· · Who are we?
· · Who are our customers and what do they value?
· · What does our organization stand for?
· · What makes our organization unique?
· · What impressions does this organization want key publics to have of us?
Unfortunately, Mercury still does not clearly reflect that they are customer-oriented. They went the historical route, which is good, but anyone could easily get lost in it. Although it is customer-oriented with the most comfort and performance improvement always being their top priority shoes that they are focused on improving their products, which, in turn, improves their customers. This shows a direct reflection of the management. The decisions of the management always integrate its values like the care of its personnel; they received decent working condition and wages. In their operation world wide they respect the nations laws and policy concerning business. The company must state its missions and visions clearly and honestly in a statement.
In terms of performance the team did manage the company to at least within the stable operating condition. Although the profits is less than what the company should be gaining. There was lacking in the overall strategy to penetrate the market by considering all the demographics and advertising aspects. The team did achieve just a little of what is expected. Basing on the company’s capability, production can be increased and the customer segment is only limited. Competition in the sports and fitness footwear and apparel business is intense, both in the United States and worldwide, with new entrants and established companies providing challenges in every category. Competitors of our Mercury-branded footwear include Nike, adidas, New Balance, Puma, Converse, Fila and Skechers. There are also numerous competitors of our Mercury-branded apparel including Nike, Reebok, adidas, Puma, Rocawear, Ecko, Brand Jordan, FUBU, Mecca and ENYCE. We are the fourth largest seller of athletic footwear and apparel in the world, measured by market share. The principal methods of competition in our industry include product design, product performance, quality, price, brand image, marketing and promotion, customer support and service, and our ability to meet delivery commitments to retailers. We believe we are competitive in each of these areas.
The success was measured by the team according to a good reputation and good service even though the revenue is somewhat sluggish. The process of decision is good. There was a decentralized in decision making among the dealers. The international economic issues are the differences in economic status of every country. While Mercury Shoes manufactures all of our own products in factories located in Latin America, Asia and Europe. We source component parts used in our footwear and apparel from independent manufacturers located in various parts of the world. In addition, we operate facilities in Indianapolis, Indiana, and Ft. Collins, Colorado that provide apparel and accessory finishing for our sports licensing business. Mexico, Puerto Rico, Indonesia, and Eastern Europe were our primary sources for footwear manufacturing throughout 2002. All manufacturing is performed in accordance with detailed specifications furnished by the operating unit and is subject to strict quality control standards, resulting in product rejects or factory seconds distribution when units do not meet specifications. To date, we have not encountered any significant problems with product rejection or customer returns due to quality problems. We generally consider relationships with our retail distribution channel partners to be good. Mercury Shoes operates under a supply chain model based on the principle that merchandise manufactured in one region (Asia, The Americas or Europe) is sold in that region. Mercury has made this model work economically because proprietary robotic technology has eliminated 98% of the human labor involved in the actual production of shoes and apparel. Mercury believes that this model remains viable even as its competitors outsource manufacturing, largely to cheaper labor markets in Asia, because Mercury has reduced labor costs to a far lower percentage of apparel cost than its competitors. In addition, Mercury avoids shipping, shrinkage, and tariff costs by not shipping products from one region to another. Further, Mercury’s customers and retail outlets appreciate the quick response to orders and Mercury’s ability to adapt quickly to changing market demands for various colors and styles of products. As part of our commitment to human rights, we require agents and our own manufacturing operations to apply the Mercury Human Rights Standards, which set forth acceptable factory policies and procedures regarding workplace conditions. We use a global program to implement these standards that includes internal and independent monitoring, technical assistance to improve air quality in factories producing our footwear, a worker communication system to resolve conflicts in such factories, and other initiatives to improve workplace conditions consistent with our Human Rights Production Standards.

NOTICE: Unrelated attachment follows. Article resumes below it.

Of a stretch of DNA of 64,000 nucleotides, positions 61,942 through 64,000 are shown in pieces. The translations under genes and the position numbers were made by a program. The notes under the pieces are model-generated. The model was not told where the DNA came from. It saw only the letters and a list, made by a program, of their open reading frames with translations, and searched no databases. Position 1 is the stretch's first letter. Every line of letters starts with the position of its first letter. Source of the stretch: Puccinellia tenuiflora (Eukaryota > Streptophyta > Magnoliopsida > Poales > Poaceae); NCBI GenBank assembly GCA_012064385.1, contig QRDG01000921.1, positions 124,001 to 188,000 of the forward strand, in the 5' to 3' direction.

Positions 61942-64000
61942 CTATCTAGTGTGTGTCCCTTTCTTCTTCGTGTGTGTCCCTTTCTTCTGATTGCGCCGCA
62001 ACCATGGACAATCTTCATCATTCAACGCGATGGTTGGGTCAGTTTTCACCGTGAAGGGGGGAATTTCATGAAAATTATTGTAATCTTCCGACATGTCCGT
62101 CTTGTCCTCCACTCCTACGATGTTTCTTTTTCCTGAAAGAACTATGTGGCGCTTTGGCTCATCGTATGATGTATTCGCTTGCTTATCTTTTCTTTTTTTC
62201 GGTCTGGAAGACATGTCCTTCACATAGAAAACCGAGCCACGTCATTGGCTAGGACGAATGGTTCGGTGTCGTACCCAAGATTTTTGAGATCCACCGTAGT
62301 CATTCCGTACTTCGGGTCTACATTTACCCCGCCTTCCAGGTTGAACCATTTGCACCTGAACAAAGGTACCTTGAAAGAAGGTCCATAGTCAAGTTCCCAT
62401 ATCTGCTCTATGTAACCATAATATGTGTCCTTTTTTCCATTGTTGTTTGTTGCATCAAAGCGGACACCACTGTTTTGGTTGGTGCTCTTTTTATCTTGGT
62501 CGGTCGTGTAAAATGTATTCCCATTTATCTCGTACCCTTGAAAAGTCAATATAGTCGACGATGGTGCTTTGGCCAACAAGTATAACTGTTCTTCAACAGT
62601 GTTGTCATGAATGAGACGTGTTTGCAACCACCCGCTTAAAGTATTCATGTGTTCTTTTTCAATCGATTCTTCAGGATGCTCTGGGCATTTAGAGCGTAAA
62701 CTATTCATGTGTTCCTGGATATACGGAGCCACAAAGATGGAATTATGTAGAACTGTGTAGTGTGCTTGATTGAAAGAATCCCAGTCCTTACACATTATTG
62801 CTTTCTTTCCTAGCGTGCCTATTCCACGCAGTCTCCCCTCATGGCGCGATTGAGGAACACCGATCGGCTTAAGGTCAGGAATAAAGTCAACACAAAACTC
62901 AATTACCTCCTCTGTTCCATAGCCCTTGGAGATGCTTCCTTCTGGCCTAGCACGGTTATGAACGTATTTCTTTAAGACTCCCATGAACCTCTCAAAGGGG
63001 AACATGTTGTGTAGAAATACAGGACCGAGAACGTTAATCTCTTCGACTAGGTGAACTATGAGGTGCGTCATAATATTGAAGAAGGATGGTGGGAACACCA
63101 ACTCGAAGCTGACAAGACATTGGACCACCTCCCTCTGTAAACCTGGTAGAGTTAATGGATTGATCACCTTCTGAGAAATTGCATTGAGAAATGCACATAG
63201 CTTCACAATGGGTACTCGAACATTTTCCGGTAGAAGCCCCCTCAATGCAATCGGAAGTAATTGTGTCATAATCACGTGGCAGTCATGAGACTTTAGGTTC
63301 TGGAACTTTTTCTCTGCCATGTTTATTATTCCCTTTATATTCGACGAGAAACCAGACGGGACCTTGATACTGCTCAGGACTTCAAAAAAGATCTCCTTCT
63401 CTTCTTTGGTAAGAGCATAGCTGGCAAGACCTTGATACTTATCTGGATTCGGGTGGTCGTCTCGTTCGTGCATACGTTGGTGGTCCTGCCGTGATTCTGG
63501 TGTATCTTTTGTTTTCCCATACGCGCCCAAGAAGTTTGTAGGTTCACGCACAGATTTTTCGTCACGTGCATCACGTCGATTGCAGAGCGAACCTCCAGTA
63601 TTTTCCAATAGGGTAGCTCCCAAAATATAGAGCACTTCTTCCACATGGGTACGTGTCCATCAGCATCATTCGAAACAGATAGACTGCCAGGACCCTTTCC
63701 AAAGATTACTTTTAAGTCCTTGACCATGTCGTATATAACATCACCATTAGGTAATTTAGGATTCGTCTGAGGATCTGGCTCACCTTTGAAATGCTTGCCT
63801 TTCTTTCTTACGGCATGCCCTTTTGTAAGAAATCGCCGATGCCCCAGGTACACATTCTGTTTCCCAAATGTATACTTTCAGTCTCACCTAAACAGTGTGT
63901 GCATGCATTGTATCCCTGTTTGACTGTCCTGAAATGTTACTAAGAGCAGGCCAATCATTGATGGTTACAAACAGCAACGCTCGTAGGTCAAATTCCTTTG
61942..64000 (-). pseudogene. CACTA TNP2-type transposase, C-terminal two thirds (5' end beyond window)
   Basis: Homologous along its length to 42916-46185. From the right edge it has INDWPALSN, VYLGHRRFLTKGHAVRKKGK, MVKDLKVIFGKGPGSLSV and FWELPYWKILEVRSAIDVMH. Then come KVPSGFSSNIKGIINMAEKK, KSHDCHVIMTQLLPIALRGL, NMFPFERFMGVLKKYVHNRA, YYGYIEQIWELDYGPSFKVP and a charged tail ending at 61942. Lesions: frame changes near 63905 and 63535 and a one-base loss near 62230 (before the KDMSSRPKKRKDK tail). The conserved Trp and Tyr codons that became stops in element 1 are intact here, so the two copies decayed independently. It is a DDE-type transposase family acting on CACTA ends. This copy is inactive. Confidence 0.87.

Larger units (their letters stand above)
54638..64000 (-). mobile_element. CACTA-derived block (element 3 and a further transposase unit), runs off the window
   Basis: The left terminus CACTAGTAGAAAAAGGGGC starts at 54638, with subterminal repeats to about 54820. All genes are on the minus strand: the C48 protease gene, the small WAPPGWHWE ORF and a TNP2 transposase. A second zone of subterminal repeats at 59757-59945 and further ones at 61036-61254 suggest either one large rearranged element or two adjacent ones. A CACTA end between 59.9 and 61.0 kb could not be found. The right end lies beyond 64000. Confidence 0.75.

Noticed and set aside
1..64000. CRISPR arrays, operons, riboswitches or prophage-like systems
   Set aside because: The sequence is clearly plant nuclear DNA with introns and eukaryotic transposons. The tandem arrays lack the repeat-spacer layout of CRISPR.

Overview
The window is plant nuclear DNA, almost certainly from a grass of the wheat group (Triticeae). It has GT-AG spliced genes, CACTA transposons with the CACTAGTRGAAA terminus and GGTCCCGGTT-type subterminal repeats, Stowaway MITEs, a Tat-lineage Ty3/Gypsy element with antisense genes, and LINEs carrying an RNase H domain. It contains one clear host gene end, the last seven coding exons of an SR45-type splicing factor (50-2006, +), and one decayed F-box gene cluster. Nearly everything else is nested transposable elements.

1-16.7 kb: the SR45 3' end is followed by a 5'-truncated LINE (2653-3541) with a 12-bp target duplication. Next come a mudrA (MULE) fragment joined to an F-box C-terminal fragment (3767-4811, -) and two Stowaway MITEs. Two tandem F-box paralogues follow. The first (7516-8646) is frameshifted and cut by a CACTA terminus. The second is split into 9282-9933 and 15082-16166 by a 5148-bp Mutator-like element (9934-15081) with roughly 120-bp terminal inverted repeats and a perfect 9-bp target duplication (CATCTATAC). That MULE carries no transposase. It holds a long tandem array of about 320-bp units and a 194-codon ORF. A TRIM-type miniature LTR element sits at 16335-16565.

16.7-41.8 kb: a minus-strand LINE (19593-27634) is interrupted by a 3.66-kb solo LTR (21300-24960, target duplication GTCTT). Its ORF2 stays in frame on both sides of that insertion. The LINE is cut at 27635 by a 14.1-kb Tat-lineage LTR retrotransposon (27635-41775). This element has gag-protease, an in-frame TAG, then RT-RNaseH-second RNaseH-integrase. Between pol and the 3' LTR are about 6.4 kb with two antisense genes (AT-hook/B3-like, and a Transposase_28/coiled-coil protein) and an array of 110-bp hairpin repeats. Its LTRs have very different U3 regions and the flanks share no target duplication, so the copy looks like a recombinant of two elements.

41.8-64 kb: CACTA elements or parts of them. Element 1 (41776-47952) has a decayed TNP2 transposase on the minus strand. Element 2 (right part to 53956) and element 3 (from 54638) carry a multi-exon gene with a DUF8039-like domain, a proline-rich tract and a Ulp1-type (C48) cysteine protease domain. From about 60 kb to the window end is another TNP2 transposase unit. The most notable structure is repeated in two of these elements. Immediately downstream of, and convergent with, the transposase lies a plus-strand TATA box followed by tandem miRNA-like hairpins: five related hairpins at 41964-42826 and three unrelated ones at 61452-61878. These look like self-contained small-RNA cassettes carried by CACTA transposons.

E-commerce is an opportunity for every company, if they do it correctly. Consumers are using the Internet more and more to purchase their goods and service. The marketing mix, mission statements, marketing strategies, and “stickiness” are extremely important is having a successful Internet marketing strategy. Mark Millman, president of Millman Search Group Inc. a national retailing consulting recently said, “Everyone is doing it. If you don’t do it, you’re dead in the water.” There is a difference in overall ranking of the four athletic shoe companies. This large difference in the ranking between the four companies clearly demonstrates Nike’s online dominance as the leader in its industry. The mission and visions statement must be state clearly in order to guide the company’s management.
Anonymous (2000), “Adidas stands its ground on Salomon merges,” Corporate
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Hayes, F. (1997), “Flash leads substance in web site sprint,” Computerworld, 31, 55-58.
High-Tech Writers (January 18, 2000), “Nike tells ask jeeves to just do it online,” Business Wire.